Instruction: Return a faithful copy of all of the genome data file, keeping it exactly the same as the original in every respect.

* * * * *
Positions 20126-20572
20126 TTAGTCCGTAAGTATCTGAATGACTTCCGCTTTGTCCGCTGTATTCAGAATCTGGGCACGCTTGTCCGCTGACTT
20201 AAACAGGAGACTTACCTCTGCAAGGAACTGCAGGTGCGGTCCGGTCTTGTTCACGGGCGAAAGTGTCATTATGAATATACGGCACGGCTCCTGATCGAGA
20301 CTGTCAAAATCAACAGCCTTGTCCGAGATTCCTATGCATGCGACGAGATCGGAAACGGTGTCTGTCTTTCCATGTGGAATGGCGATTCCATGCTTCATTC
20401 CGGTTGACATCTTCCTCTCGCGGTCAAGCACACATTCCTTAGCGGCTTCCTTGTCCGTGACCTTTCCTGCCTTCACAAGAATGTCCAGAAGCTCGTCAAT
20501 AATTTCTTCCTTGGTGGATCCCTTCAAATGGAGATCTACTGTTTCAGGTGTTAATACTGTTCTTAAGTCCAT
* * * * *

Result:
Positions 20126-20572
20126 TTAGTCCGTAAGTATCTGAATGACTTCCGCTTTGTCCGCTGTATTCAGAATCTGGGCACGCTTGTCCGCTGACTT
20201 AAACAGGAGACTTACCTCTGCAAGGAACTGCAGGTGCGGTCCGGTCTTGTTCACGGGCGAAAGTGTCATTATGAATATACGGCACGGCTCCTGATCGAGA
20301 CTGTCAAAATCAACAGCCTTGTCCGAGATTCCTATGCATGCGACGAGATCGGAAACGGTGTCTGTCTTTCCATGTGGAATGGCGATTCCATGCTTCATTC
20401 CGGTTGACATCTTCCTCTCGCGGTCAAGCACACATTCCTTAGCGGCTTCCTTGTCCGTGACCTTTCCTGCCTTCACAAGAATGTCCAGAAGCTCGTCAAT
20501 AATTTCTTCCTTGGTGGATCCCTTCAAATGGAGATCTACTGTTTCAGGTGTTAATACTGTTCTTAAGTCCAT